There’s not much of a plot in this generation aside from the Island Challenge. You do have a friend who’s trying to help a Pokémon return to its home, and Team Skull fulfills the bad guy role. Unlike past Pokémon gangs who all wanted to dominate the world, Team Skull seems annoying just for the heck of it.
These goons steal people’s Pokémon and try to cause chaos for no particular reason. What’s more, they are incredibly cringe-inducing whenever they show up. The corny hip-hop theme, along with their “homie” movements and tendency to end every sentence with “yo” makes Skull almost a joke instead of a threat.
While these new features and changes are great, if you’ve played a Pokémon game before, you’ll know mostly what to expect. Sun and Moon still want you to catch all the Pokémon to fill out your Pokedex, battle trainers to raise and evolve your Pokémon, and become the best Trainer ever.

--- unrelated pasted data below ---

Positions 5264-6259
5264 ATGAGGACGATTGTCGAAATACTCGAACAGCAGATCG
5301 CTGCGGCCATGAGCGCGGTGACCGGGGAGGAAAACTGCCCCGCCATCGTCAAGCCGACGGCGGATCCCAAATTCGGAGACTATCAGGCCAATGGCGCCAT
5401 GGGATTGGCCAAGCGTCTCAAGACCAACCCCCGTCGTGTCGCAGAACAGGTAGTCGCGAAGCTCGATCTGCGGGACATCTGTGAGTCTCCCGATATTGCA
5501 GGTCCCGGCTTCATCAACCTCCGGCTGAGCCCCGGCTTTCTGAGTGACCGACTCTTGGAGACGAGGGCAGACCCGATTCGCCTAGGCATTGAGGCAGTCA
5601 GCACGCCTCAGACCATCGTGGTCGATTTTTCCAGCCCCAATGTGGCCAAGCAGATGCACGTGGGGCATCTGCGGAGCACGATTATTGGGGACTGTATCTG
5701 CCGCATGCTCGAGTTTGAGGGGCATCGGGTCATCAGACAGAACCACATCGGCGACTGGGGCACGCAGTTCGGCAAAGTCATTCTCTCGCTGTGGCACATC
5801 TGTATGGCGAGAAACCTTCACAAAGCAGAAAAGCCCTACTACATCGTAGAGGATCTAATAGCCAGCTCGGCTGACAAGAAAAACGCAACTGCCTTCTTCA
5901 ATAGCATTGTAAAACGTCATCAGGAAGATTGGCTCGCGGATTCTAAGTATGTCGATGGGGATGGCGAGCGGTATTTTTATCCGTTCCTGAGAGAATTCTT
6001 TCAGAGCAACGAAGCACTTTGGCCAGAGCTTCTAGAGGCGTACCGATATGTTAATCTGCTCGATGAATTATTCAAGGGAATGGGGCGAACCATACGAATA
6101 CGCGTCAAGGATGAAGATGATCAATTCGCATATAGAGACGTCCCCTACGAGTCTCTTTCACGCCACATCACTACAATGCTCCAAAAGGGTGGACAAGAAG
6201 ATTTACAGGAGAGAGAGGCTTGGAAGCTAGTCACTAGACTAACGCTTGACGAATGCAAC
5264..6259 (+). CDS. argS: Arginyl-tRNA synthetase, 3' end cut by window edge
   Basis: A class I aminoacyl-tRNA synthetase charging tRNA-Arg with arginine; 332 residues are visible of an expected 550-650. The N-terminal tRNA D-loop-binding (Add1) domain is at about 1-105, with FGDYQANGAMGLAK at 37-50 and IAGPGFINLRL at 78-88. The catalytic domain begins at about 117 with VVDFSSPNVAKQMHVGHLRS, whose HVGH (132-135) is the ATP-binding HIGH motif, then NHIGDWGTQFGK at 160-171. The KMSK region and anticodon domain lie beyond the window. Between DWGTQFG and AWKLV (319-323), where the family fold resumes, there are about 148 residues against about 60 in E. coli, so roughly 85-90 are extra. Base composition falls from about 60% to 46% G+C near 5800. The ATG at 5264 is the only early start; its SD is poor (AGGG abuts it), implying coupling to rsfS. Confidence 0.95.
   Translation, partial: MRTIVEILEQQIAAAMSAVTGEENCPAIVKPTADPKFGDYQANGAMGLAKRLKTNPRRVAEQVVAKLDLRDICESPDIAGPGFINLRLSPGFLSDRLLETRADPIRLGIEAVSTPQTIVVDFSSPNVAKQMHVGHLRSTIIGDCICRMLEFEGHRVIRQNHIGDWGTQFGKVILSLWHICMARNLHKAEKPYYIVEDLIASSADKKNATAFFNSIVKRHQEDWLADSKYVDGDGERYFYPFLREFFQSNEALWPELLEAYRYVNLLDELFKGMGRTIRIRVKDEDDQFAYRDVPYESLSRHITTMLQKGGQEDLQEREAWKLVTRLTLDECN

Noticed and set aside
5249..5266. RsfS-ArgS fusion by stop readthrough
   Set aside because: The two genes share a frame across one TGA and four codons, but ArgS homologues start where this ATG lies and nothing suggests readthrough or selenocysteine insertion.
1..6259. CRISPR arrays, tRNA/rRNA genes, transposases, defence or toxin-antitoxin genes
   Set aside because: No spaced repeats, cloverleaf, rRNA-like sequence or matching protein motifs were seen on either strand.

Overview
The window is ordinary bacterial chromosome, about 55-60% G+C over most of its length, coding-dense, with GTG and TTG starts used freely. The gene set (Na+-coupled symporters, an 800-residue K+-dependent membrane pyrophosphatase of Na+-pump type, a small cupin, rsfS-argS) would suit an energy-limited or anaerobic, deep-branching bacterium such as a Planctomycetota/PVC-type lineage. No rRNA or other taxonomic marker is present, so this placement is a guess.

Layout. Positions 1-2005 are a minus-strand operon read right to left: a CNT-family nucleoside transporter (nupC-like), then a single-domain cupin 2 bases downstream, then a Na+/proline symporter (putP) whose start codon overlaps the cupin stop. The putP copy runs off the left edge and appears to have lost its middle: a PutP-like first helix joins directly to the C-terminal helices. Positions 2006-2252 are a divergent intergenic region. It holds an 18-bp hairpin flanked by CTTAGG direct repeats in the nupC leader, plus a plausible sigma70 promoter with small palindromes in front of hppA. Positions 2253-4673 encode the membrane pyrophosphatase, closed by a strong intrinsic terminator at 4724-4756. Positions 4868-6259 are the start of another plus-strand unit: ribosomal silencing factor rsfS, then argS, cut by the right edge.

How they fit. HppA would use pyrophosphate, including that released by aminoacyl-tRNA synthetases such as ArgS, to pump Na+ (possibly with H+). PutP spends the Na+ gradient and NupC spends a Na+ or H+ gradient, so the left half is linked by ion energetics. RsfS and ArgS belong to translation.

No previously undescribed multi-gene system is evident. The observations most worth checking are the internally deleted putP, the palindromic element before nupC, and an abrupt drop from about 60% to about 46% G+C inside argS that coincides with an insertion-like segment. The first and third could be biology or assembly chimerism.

Even though they’re on 3DS, Sun and Moon sadly include little in the way of 3D effects. A small distraction called the Poke Finder, which tasks you with taking pictures of wild Pokémon at specific times, does use 3D. However, these moments are scarce, so you’re better off playing with the 3D slider off to save battery.
Aside from this, the graphics look solid despite the 3DS’s aging hardware. Pokémon battles are fully fleshed out, with backgrounds matching your current area and unique animations for each move. The graphics won’t blow anyone away — some textures look a bit scaly up close, even on a New 3DS XL. For the most part, though, the game is great to look at.
The music is a high point. Alola’s tropical setting brings plenty of catchy tunes. You’ll find everything from remixes of classics, like in Pokémon Centers and trainer battles, to new tunes that play in cities. We wouldn’t be surprised if you found yourself tapping your toe to the music often.